BIN Explains: A Brief History Of The Juneteenth Holiday

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Juneteenth has traditionally been recognized as a regional holiday among Black communities in Texas and across the South. However, it has grown to reach communities across the country in recent years. As the holiday touches more and more people each year, it’s important to discuss how the holiday came to be, what it means, and how it continues to evolve.

Pandemonium In Galveston Bay


January 1, 1863, is commonly known as “Freedom’s Eve” because it refers to the night before former President Abraham Lincoln signed the Emancipation Proclamation. While Lincoln wasn’t the ardent abolitionist that many school history books portray him to be, his decision to issue the Emancipation Proclamation freed many slaves across the country and marked a major milestone in the Civil War. Unfortunately, news of the executive order did not travel around the world very quickly.

In the months following his executive order, thousands of Union troops traveled throughout the South to inform communities about the executive order. While Union troops may have made it to the Carolinas fairly quickly, other states in the South, like Florida and Texas, moved on with life as if nothing had happened. In fact, many white Americans moved to Texas with enslaved groups because they perceived the state to be safe haven from Lincoln’s order. Fortunately, that proved not to be true.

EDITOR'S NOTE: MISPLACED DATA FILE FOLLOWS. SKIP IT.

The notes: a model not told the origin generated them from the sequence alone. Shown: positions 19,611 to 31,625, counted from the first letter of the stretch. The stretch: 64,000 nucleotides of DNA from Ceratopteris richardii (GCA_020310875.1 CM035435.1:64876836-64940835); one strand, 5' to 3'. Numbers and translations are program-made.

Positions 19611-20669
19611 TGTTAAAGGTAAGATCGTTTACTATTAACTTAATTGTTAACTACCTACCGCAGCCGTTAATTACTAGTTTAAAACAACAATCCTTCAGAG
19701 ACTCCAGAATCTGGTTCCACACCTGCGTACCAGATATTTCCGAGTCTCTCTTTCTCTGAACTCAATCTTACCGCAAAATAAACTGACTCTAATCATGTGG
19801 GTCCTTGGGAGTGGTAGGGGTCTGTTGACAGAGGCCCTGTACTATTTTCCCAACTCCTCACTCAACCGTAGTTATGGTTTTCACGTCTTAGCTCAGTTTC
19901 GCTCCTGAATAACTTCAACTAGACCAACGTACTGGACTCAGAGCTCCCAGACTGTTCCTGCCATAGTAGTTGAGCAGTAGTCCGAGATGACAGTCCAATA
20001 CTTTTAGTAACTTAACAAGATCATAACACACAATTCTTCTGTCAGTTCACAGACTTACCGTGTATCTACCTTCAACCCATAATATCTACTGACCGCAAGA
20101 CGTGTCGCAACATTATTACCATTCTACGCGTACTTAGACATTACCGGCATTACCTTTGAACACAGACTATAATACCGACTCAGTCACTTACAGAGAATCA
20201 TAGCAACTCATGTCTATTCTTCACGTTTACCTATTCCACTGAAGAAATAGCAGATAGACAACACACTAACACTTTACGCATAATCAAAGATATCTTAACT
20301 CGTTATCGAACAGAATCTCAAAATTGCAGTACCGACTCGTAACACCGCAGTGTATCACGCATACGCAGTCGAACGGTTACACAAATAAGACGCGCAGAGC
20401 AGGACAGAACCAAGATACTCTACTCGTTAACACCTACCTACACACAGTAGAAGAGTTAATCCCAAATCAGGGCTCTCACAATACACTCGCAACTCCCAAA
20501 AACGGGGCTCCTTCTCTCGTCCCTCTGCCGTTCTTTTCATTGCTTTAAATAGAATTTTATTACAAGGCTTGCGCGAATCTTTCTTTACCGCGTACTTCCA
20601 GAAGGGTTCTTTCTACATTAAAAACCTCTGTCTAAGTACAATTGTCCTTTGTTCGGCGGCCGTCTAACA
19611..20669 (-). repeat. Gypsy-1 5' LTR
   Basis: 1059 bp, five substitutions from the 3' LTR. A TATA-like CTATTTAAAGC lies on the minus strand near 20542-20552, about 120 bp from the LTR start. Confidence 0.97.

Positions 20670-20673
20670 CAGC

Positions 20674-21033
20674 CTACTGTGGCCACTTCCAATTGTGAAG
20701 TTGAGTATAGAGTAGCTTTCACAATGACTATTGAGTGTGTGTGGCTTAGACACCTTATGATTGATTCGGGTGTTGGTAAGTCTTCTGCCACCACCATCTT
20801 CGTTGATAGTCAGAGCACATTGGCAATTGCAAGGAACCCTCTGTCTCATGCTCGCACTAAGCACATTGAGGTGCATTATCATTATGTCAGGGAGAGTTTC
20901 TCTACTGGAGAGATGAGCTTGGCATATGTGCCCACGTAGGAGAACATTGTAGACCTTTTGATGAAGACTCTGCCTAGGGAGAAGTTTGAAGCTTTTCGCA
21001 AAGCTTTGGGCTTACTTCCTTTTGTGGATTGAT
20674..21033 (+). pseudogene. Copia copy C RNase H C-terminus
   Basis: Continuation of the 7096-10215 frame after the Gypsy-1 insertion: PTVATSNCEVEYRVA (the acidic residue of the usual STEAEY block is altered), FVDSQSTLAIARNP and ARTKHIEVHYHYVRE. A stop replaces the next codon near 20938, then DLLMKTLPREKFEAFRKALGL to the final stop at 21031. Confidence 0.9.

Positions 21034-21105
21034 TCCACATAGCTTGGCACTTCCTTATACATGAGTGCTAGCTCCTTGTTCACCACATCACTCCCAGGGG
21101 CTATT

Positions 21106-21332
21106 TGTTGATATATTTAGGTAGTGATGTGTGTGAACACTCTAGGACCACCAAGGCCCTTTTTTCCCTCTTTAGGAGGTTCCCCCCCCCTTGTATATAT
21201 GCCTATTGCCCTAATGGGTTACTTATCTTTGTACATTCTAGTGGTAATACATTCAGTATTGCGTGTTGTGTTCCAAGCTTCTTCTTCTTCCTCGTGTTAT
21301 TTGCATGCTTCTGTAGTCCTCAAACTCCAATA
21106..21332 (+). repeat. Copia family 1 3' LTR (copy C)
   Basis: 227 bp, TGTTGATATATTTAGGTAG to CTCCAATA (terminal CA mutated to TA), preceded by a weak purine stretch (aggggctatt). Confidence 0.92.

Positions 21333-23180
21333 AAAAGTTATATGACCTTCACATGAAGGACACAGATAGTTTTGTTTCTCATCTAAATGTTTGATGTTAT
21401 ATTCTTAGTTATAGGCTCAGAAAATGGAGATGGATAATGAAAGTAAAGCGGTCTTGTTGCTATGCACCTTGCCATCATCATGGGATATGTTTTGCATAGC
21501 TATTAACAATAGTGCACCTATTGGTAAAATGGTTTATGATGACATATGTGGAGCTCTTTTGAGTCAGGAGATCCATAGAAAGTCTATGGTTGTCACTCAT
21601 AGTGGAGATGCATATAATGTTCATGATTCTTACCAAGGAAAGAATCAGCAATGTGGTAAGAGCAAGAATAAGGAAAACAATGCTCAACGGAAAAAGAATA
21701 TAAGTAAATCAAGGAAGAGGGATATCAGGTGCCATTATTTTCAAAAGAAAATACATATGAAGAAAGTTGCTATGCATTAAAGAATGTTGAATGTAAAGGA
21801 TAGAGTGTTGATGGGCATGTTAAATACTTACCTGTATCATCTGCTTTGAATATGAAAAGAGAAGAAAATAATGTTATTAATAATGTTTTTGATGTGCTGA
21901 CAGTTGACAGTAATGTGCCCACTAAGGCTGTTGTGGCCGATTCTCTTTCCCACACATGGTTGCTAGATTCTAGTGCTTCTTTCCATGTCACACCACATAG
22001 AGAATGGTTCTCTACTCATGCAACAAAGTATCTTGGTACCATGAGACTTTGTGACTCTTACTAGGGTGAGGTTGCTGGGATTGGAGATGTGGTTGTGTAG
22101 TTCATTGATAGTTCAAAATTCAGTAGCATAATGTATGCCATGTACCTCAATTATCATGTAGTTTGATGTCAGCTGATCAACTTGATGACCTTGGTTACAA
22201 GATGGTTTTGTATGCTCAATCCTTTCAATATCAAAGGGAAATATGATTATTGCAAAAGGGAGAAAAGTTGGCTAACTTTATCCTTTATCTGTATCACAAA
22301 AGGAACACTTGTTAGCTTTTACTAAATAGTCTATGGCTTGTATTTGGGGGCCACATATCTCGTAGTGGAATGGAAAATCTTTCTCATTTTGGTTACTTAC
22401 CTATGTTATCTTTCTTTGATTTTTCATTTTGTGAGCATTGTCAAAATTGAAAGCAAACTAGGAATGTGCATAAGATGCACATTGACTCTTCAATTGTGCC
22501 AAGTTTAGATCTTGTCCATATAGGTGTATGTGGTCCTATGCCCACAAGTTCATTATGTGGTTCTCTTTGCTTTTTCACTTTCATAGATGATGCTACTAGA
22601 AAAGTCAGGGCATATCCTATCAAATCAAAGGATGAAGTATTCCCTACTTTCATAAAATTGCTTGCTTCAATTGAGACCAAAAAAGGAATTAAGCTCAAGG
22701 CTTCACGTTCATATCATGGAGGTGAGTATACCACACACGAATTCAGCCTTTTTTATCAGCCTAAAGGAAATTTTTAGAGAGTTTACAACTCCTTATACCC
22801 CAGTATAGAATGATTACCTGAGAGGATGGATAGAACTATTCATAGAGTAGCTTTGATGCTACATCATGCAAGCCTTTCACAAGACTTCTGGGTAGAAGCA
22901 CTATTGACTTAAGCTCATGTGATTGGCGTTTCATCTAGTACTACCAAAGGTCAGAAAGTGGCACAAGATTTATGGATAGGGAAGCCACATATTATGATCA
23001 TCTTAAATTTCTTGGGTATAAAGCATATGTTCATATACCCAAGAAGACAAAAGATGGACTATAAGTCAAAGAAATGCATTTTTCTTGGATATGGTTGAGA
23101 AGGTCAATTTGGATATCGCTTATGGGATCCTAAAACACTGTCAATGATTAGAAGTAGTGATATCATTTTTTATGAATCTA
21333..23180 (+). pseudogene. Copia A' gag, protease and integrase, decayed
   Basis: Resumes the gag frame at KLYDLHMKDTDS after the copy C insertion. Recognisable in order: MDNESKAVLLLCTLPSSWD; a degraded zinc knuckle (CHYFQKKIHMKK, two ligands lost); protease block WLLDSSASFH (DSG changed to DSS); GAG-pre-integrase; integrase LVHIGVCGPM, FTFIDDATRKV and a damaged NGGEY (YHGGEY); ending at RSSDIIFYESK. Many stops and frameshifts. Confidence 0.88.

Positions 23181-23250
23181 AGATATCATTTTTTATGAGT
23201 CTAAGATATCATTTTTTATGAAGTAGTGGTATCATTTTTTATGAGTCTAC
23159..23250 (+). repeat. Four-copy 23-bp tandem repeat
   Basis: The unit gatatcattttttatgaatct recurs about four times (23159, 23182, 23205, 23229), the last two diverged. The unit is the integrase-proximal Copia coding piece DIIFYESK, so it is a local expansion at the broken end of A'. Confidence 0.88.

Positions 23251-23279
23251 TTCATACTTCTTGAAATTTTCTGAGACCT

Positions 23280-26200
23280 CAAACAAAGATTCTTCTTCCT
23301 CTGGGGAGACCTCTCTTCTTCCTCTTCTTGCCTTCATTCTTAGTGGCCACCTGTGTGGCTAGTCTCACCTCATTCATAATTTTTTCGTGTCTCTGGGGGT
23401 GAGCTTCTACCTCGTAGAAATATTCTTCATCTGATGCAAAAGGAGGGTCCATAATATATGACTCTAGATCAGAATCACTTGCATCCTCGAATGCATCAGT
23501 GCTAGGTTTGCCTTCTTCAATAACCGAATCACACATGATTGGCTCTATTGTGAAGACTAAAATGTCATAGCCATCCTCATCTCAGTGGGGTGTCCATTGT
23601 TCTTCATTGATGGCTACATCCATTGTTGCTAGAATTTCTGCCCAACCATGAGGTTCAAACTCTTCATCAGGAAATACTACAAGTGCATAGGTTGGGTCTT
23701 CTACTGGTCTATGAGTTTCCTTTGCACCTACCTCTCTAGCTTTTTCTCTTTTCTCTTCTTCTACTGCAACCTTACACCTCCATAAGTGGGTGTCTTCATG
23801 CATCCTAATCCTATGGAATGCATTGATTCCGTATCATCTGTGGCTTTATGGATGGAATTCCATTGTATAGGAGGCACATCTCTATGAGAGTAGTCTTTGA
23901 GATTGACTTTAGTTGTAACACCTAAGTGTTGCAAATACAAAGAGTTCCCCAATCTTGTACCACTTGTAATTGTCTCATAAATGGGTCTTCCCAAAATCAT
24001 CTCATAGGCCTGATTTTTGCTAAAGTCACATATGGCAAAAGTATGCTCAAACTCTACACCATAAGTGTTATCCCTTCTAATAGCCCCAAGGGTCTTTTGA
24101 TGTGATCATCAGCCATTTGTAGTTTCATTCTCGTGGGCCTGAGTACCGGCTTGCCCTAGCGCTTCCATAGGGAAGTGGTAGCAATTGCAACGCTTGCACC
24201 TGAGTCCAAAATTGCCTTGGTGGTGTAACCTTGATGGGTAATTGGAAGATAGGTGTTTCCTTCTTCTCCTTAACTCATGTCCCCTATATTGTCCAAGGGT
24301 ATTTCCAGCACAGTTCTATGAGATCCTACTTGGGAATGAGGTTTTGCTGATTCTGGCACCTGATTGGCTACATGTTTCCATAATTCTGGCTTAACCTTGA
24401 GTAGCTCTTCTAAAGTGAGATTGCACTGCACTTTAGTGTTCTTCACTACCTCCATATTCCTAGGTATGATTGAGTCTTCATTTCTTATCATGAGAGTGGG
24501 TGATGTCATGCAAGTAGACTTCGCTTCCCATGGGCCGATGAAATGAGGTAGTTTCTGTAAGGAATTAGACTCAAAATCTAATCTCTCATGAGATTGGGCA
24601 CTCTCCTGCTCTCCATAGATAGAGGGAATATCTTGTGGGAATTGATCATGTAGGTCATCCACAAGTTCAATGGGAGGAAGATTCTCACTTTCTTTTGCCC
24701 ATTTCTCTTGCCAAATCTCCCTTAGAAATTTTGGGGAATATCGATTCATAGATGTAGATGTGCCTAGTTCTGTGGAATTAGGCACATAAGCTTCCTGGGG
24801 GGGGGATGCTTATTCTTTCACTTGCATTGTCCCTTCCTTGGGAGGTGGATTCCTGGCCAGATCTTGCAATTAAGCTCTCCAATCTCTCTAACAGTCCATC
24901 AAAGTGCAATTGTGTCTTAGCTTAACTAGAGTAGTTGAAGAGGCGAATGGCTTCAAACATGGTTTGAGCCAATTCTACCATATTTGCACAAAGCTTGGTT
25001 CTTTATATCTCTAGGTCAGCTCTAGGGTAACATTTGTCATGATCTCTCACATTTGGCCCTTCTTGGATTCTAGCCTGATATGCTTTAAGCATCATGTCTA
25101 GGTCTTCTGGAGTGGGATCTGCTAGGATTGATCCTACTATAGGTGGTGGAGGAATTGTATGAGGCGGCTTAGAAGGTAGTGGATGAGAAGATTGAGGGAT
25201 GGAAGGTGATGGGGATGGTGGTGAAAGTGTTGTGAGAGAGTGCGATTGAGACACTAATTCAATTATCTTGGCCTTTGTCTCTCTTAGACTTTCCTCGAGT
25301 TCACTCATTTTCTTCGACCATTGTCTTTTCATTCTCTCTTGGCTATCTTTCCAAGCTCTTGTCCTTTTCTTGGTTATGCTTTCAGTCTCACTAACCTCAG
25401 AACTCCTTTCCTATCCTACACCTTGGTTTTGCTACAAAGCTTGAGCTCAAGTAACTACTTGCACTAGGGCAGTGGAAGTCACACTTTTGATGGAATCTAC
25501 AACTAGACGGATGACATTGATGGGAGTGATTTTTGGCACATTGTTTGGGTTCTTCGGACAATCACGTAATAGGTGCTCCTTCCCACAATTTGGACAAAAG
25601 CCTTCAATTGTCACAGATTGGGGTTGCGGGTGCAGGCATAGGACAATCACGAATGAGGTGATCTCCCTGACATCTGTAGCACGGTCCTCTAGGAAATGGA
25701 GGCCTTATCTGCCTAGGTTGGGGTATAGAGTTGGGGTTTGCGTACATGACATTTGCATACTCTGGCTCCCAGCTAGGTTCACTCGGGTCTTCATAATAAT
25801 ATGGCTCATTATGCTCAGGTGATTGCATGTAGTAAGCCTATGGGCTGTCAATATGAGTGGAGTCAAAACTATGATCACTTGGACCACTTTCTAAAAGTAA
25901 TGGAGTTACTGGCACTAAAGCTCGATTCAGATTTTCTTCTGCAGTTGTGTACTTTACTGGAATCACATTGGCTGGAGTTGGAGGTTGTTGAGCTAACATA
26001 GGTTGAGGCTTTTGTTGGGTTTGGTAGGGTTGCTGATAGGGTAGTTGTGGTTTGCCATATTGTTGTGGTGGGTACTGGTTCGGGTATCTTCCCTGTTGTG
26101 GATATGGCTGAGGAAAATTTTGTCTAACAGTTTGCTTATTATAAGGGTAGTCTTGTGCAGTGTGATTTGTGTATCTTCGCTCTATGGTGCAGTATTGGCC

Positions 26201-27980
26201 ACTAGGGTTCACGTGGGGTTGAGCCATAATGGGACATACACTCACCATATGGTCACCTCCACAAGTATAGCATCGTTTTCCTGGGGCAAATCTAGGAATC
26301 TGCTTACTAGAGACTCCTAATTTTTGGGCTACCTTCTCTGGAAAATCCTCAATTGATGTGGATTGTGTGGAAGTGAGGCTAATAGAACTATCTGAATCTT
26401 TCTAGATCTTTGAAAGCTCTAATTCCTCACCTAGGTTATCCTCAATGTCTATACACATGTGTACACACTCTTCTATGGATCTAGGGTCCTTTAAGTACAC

Nearly two years after the Emancipation Proclamation was signed, sealed, and delivered to the American people, Union General Gordon Granger finally reached Galveston Bay, Texas, to inform more than 200,000 enslaved people that they were now free.

“The people of Texas are informed that, in accordance with a proclamation from the Executive of the United States, all slaves are free,” Granger told Texas citizens on June 19, 1865.

From that point on, newly freed communities referred to June 19 as Juneteenth, Jubilee Day or Freedman’s Day. Early celebrations involved prayer, barbecues, and rallies where community leaders informed marginalized communities about their rights as American citizens. More than a century after the first celebration was held in Texas, the Lone Star State recognized it as an official holiday.

Road To Making Juneteenth A National Holiday


The road to making Juneteenth a federal holiday has been a long, arduous path. It began in the late 1970s as Texas turned the day into a statewide holiday. Neighboring Oklahoma followed shortly thereafter. Wisconsin and Florida followed in the 1980s and 1990s. There was a spurt in the 2000s as more than two dozen states signed legislation making Juneteenth a national holiday by 2010.

Efforts to transform Juneteenth from a state-by-state celebration into a federal holiday picked up in 2016 as activist Opal Lee began holding marches from Fort Worth to Washington, D.C. Working with the National Juneteenth Observance Foundation, Lee led groups of demonstrators to Capitol Hill each year. By doing this, she was able to build connections to lawmakers from the state of Texas and around the country.

In 2020, Lee’s efforts were pushed to the forefront during the fight against state-sanctioned violence. Rep. Sheila Jackson Lee helped introduce a bill to make Juneteenth a national holiday. While it passed through the House floor, it was stalled in the Senate by Sen. Ron Johnson of Wisconsin. Nearly a year later, the bill was reintroduced to the Senate by John Cornyn and Chuck Schumer. Despite silent pushback from a few Republican lawmakers, the bill was pushed to the U.S. House of Representatives where it passed with more than 400 votes of approval. Concluding the work of Lee and thousands of activists, President Joe Biden signed the bill into law on June 17, 2021.

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